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The Echo
Taylor University, Upland, IN
Monday, May 20, 2024
The Echo
Grace Miller2.jpg

Dean of Sciences shares experiences

Miller empowers others through leadership

While much of the Taylor community knows Grace Miller for her work as dean of natural and applied sciences, education, sociology and social work, few know that she is also a talented artist, former backpacking guide and National Park ranger, traveler to 32 countries, former missionary and mother of two children.

Miller, the youngest of four daughters, grew up in the Philippines. Both of her parents moved to the Philippines from China and worked as professors. She attended a bilingual school, at which she would learn each subject in the morning in English, and then relearn each subject again in the afternoon in Mandarin. 

At age 10, Miller's family moved across the globe from the Philippines to Connecticut. As a student in America, she felt like no one really understood her or her background.

“It was just really hard because people just had no idea how to treat international students,” Miller said. “But that was transformative. It formed me. It helped me grow in my faith. I found a lot of shelter in the church and God has made me more empathetic towards those who are displaced.”

Miller proceeded to attend Duke University, where she received a bachelor’s degree in art and botany. Her passion for botany stemmed from her love and enthusiasm for plants, and her knack for art was inherited from her father, who was a Chinese art painter.

“(It) was a fun major because I was either out field tripping and looking at algae and ferns, or I was in the studio painting and sculpting,” Miller said.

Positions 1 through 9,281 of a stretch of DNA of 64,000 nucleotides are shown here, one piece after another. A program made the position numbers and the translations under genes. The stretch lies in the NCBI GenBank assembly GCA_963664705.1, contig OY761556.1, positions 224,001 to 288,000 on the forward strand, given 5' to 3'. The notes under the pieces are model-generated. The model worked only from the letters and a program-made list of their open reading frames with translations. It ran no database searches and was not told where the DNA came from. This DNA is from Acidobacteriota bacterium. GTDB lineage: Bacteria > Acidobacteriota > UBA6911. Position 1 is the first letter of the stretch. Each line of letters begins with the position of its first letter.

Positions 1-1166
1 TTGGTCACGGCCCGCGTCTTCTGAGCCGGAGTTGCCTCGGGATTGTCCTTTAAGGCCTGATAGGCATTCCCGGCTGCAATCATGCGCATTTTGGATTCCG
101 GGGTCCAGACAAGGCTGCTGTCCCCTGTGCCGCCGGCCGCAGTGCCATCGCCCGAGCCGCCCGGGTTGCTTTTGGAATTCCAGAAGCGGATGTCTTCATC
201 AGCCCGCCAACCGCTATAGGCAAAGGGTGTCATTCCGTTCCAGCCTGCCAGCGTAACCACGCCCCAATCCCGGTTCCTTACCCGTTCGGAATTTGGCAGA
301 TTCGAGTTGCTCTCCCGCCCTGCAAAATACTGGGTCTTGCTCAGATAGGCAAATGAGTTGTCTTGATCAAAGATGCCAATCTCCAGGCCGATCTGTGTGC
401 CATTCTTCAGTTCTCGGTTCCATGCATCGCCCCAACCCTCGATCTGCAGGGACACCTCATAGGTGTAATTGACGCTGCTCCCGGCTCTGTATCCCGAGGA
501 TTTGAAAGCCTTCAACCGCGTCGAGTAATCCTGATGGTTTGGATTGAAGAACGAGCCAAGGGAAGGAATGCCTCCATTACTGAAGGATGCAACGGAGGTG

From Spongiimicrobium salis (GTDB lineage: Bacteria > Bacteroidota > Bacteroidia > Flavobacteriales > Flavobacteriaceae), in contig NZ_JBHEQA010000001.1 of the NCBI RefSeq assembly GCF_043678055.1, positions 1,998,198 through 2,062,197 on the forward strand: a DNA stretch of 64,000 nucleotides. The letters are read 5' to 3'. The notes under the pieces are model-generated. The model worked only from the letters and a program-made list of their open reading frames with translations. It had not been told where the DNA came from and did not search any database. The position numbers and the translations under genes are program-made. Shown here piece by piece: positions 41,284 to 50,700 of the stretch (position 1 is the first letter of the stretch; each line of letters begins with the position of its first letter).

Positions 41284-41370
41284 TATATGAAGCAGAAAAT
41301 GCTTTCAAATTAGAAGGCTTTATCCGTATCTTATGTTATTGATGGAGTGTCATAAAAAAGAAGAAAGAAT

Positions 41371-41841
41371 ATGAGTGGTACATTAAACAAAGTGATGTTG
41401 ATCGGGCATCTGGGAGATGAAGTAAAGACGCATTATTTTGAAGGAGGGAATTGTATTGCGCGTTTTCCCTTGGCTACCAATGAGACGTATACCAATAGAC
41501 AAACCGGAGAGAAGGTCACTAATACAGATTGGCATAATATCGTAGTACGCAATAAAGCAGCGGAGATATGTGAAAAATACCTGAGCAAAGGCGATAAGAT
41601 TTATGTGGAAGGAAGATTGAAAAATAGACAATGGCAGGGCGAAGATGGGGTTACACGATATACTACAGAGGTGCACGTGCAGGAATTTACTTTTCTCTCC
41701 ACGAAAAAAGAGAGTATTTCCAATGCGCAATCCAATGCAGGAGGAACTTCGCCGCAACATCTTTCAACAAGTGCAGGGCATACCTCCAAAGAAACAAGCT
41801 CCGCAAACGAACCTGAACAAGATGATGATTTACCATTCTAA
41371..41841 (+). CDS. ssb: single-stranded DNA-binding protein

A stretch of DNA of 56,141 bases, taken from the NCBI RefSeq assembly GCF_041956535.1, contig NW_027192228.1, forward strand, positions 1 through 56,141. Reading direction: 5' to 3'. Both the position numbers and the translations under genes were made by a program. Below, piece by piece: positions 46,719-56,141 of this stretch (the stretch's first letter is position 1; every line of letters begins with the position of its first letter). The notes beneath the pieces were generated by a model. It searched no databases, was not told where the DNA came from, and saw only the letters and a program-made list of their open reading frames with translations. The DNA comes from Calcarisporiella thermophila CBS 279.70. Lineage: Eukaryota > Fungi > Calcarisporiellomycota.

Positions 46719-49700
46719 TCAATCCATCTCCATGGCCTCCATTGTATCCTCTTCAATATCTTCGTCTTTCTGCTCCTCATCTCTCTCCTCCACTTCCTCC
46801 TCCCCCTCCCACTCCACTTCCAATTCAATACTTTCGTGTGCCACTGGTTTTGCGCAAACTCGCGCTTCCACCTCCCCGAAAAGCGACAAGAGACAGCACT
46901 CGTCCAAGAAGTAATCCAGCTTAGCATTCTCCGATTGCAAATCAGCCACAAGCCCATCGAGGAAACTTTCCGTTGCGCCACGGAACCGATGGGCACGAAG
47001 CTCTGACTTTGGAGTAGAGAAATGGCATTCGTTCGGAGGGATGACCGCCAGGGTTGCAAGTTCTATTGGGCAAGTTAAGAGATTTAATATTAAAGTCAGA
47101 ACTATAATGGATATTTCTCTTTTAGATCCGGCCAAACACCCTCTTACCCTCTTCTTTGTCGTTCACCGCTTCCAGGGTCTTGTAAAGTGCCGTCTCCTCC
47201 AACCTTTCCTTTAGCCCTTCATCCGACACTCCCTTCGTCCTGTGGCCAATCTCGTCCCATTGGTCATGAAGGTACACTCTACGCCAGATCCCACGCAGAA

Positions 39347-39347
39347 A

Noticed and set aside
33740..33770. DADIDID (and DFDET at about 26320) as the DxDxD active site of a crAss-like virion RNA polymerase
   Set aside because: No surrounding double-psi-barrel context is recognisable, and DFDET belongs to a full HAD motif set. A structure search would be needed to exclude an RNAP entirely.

She received her master’s degree at the University of California Davis, studying plant physiology, working mainly with rice. Her doctorate was earned at Purdue University, where she worked closely with corn.

Miller later began her postdoctoral fellowship at the Smithsonian Environmental Research Center in Edgewater, Maryland.

After spending time on the Chesapeake Bay studying nature, Miller began her career in higher education in Gordon College’s biology department, where she taught for 11 years.

Despite enjoying her time teaching there, she encountered various challenges in that position. For several years, Miller was the only woman in the entire natural sciences department at Gordon.

“During the division meeting — which is like math, physics, chemistry, biology — I was the only woman at that meeting,” Miller said. “I would drag the secretary to come into the meetings just so there would be two of us.”

Dealing with the many stereotypes and comments that come with being a woman in a male-dominated field was often frustrating for Miller. Although these stereotypes are still existent today, she feels as though women in fields like science have become more of a norm. 

After her time at Gordon, Miller switched gears and moved to Fort Myers, Florida, where she worked as a seed bank director for an agricultural missions agency.

In this position, Miller was in charge of the agency's supply of seeds, growing them out and packaging them, aiding more than 100 countries. Today, she continues to support sustainable agriculture and is passionate about finding agricultural methods that are appropriate for areas around the world.